The European Commission is expected to adopt a proposal revising the EU emissions trading system (ETS) giving the Commission ‘carte blanche’ to interfere in the system to artificially increase the allowance price by reducing the amount of CO2 allowances put on the market.
In a statement from Eurofer, Gordon Moffat, director general of the organisation said:
“Industry requires certainty. A cancellation of allowances is a de facto increase of the CO2 target for 2020 beyond the 21% as set by the directive. We call upon member states, the European Parliament and the Commission to stick to their promises and stop additional unilateral policy while other countries haven’t committed to anything. This policy is risking Europe’s industrial base and economic prosperity. There is no technology available for steelmaking that would allow the industry to reach even the existing target. We need rather a sectoral approach based on economically viable technologies. The ‘one-size fits all’ policy must end”,
Europe’s steelmakers are against a set-aside or cancellation of allowances as:
? It was a clear promise of the EU that it would only go beyond its overall 20% reduction target in case of an effective global agreement on climate change.
? The ETS Directive directs that its 21% GHG reduction objective should be achieved in a cost-effective manner (Article 1 ETS directive); a low carbon price makes the system affordable which is a core principle of the ETS.
? It will lead to a further distortion by the ETS within industrial sectors such as steel since some steelmakers will have to buy on the market while others will not (some steelmakers will have no unused allowances from the second trading period when the third period starts. Companies which had a high degree of capacity utilisation during the crisis - would be punished by an artificial increase of the carbon price.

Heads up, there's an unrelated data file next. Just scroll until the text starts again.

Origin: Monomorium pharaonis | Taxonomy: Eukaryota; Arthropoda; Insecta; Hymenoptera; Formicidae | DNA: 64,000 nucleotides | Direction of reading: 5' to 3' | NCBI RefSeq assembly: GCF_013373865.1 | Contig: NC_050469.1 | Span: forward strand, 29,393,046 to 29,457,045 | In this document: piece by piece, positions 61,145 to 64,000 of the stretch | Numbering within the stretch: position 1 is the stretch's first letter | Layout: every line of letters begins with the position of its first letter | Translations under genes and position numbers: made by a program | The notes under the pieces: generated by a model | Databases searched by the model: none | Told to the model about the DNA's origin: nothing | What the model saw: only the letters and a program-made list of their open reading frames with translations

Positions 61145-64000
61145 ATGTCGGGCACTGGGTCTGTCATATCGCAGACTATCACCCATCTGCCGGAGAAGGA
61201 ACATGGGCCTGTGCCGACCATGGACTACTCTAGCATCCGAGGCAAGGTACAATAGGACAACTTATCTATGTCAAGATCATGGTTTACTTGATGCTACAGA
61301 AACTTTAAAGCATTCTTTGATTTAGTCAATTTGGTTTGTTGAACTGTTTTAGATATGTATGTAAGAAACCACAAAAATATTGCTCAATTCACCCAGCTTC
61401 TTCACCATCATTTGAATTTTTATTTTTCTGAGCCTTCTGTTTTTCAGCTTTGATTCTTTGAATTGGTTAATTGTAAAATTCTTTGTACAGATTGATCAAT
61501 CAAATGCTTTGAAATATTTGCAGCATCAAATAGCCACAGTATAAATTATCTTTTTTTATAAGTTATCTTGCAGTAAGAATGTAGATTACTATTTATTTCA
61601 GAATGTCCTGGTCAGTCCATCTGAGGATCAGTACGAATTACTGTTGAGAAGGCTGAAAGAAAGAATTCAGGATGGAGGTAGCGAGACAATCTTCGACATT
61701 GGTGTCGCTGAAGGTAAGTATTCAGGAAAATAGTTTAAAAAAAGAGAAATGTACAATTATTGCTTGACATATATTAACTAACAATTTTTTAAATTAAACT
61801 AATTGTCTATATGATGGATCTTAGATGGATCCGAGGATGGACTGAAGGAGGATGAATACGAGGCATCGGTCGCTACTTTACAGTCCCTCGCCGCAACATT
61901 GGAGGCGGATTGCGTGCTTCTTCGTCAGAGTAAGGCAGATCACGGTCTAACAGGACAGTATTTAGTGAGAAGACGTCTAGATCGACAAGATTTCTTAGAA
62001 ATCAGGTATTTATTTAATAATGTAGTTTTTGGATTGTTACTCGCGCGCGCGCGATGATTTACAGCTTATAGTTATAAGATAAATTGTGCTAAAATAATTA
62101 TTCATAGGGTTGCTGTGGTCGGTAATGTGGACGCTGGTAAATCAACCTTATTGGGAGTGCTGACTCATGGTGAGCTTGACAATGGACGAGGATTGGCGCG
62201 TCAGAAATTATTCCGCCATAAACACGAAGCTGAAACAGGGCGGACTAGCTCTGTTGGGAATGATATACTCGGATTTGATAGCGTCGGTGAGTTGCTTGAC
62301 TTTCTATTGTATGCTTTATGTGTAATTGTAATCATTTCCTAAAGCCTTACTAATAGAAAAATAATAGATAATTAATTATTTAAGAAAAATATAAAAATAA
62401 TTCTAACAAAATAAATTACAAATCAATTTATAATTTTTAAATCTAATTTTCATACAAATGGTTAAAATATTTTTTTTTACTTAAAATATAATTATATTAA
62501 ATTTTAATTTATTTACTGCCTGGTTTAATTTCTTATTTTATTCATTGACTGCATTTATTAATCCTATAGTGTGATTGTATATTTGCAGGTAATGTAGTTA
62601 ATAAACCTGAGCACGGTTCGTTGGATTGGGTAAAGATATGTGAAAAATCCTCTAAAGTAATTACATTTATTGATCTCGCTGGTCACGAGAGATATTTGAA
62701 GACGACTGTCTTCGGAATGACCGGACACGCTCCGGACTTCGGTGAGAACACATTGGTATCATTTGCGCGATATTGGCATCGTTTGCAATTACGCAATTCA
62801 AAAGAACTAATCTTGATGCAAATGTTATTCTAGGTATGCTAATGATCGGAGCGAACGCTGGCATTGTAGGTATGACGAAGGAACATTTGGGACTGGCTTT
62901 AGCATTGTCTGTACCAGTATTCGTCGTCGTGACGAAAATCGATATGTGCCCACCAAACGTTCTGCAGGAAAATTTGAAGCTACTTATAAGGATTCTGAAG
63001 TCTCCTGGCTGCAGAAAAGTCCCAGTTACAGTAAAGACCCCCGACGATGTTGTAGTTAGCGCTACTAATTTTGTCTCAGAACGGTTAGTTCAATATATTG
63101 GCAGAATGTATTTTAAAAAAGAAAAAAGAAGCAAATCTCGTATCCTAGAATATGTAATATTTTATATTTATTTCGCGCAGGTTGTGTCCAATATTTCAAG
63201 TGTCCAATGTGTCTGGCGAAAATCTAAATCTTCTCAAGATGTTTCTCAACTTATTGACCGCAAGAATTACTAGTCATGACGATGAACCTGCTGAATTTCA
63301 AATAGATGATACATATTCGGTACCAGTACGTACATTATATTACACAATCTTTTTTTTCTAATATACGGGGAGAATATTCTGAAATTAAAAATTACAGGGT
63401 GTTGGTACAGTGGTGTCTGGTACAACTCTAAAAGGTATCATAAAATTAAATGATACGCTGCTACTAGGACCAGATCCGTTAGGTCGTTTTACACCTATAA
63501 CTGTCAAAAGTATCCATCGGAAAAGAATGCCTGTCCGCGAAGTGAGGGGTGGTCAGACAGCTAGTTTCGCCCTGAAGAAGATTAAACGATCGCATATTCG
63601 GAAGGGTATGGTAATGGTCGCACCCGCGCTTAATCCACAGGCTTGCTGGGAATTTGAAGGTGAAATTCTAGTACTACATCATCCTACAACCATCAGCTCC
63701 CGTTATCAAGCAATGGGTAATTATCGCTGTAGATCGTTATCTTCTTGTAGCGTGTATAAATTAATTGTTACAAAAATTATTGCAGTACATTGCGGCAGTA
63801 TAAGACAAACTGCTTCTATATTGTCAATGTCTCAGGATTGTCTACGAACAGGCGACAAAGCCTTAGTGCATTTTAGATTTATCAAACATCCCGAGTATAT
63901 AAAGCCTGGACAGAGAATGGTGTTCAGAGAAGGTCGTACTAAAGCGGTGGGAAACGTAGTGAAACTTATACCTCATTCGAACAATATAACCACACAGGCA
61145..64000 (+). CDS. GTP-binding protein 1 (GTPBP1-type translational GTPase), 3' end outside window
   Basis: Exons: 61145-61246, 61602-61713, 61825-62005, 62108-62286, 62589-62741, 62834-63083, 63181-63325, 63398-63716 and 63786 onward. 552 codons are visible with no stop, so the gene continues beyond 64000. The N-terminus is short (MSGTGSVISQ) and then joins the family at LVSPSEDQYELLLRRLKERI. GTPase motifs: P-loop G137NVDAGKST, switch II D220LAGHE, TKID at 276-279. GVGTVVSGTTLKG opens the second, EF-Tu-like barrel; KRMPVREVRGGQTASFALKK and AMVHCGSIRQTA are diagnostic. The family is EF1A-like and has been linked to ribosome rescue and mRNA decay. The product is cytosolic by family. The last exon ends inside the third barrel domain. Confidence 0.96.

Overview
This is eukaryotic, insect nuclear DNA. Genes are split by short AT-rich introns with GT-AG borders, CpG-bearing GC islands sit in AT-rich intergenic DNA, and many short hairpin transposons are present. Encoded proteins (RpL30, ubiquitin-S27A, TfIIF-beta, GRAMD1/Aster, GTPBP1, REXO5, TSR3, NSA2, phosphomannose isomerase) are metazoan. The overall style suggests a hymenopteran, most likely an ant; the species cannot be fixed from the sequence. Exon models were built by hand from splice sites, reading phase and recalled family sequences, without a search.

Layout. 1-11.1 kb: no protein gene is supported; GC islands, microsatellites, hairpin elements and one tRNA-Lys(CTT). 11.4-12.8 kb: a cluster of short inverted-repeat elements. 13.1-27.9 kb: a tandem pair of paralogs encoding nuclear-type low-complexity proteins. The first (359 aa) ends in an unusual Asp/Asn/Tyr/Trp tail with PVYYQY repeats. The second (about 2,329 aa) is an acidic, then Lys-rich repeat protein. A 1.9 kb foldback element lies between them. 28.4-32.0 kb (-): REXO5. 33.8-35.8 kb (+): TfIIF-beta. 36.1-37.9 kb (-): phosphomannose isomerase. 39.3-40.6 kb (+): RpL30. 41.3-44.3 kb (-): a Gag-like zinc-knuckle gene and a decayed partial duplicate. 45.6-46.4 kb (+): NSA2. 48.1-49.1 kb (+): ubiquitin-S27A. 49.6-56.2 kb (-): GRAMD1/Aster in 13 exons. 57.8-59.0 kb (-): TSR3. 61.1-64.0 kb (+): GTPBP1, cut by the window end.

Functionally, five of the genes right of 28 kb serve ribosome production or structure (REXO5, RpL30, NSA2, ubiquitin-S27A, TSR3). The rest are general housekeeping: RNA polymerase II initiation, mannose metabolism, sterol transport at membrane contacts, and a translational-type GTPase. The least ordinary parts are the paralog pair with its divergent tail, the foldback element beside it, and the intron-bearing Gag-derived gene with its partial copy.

? A set-aside will lead to an increase in power prices further jeopardizing the competitiveness of electricity intensive sectors such as electric arc furnaces (important for recycling steel).
China now has per capita CO2 output which is close to that of the EU (China 7.2t, EU 7.5t CO2 per capita). Europe will produce about 170Mt of steel this year, China about 735Mt. Mr Moffat continued: “The EU’s share in global CO2 emissions is only 12%, its per capita emissions will very likely be surpassed by China this or next year. It is obvious, that the EU must rethink its isolated climate policy. No other country in the world puts its own industry at stake with technically unachievable climate targets. If the Commission gives us a new, economically viable technology for steel, we will be more than happy to apply it. Until that day, it should support us in finding new ways of steelmaking.”
The European steel industry is a world leader in its sector with a turnover of €170bn and direct employment of 360 thousand highly skilled people, producing on average 190Mt/y. More than 500 steel production and processing sites in 23 EU member states provide direct and indirect employment and a living for millions of European citizens.